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8 out of 10 people found the following review useful:

Belle Epoque

Author: dbdumonteil
22 March 2008

Charles Boyer ,whose Hollywood career was brilliant,comes back to his native land and portrays his future old age .He used to be (and still believes he is ) a lady killer ,but ,as he is short of the readies,he has to make money in a very special way: teaching the good manners .His pupil is a young man (Felix Marten ,a singer discovered by Edith Piaf but whose career was short-lived)who is in love with the beautiful Jacqueline (Michèle Morgan).It's not difficult to guess what will happen next..

This film met mixed critical acclaim but hindsight displays its charm.And anyway watching Arletty (as Gazelle) in one of her last parts will always make my day.

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2 out of 2 people found the following review useful:

Comedy Of Manners

Author: writers_reign from London, England
8 January 2016

*** This review may contain spoilers ***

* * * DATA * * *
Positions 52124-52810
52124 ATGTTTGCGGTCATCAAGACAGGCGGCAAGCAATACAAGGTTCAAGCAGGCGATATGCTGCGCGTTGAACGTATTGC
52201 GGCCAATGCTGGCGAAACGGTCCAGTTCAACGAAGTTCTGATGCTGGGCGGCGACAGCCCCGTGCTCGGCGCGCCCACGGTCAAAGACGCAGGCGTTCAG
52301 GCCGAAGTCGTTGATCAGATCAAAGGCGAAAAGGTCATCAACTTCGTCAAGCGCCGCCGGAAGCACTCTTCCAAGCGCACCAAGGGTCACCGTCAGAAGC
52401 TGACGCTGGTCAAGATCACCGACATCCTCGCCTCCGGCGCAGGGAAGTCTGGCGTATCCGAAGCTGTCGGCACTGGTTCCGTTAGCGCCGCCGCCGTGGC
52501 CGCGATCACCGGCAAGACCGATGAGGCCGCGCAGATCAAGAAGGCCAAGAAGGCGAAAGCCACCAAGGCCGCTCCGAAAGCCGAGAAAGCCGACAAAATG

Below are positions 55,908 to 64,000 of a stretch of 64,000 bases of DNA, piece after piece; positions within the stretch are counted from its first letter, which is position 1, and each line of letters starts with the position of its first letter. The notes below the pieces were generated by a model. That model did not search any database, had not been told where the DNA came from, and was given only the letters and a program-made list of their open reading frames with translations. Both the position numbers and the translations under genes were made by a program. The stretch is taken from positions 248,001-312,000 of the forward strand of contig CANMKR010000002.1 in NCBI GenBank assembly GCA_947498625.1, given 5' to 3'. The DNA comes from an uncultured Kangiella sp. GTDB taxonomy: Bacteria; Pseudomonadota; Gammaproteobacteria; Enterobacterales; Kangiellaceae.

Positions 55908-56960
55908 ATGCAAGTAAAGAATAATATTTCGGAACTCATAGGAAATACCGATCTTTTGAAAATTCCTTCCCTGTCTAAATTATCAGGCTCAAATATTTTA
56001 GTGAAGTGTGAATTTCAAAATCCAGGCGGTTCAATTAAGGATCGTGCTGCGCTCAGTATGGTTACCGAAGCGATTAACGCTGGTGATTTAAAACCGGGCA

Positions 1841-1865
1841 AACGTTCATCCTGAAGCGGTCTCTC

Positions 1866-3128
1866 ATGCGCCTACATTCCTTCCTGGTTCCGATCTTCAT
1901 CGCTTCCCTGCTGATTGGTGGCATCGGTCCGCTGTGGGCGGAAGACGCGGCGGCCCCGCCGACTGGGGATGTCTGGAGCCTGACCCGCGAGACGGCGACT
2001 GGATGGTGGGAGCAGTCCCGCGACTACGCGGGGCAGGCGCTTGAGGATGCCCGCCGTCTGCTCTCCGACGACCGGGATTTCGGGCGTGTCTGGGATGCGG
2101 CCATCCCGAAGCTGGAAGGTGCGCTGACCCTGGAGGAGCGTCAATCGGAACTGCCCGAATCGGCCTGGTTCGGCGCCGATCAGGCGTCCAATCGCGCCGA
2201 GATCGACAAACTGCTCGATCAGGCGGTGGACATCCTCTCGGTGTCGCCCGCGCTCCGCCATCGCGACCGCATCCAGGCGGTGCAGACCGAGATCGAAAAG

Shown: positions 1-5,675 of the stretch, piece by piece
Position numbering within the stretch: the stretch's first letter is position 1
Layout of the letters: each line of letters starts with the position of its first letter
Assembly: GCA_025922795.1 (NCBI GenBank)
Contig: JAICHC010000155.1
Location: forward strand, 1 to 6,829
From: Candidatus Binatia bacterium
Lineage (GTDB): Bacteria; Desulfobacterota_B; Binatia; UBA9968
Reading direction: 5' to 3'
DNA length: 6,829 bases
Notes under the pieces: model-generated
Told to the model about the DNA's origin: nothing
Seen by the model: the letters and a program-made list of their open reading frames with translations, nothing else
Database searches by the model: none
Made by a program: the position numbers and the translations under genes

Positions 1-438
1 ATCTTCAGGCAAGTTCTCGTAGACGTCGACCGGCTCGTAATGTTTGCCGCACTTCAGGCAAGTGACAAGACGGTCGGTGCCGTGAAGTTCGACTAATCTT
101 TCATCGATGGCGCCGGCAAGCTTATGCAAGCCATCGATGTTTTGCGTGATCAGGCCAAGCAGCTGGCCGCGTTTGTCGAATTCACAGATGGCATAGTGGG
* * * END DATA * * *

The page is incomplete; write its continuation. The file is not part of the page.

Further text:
I'll go anywhere to see Arletty so when I stumbled upon this DVD in Paris I fell on it like a wolf on a sheep. Arletty is billed third and though her role is substantial she is very much second fiddle to Michele Morgan who, if Arletty hadn't been on hand, would have captured every eye in the cinema. By 1958 Arletty had seen better days, arrested, imprisoned and kept off the screen for roughly four years, either one of which may have contributed to her premature ageing but as my good friend dumenteuil didn't quite say I would rather watch Arletty on the worst day she ever had than, say, Catherine Deneuve on her best day - and I say that as one who admires Deneuve and indeed French actresses in general it's just that when it comes to French actresses there's Arletty and then all the rest. Henri Verneuil shot this confection, set in La Belle Epoque with all the glamour implicit in that period, in 1958 thus playing right into the hands of the petulant new-wavers, led by Truffaut, who despised well-made films with solid screenplays, shot in studios and oozing style which is just what Maxime does with every frame. Charles Boyer has the breeding but no longer the money and is reduced to teaching good manners to upstarts, one of whom falls for Michele Morgan's classy widow and prevails upon Boyer to act as go-between. It's all froth of course but it's froth that features Arletty so it should not be dismissed lightly.

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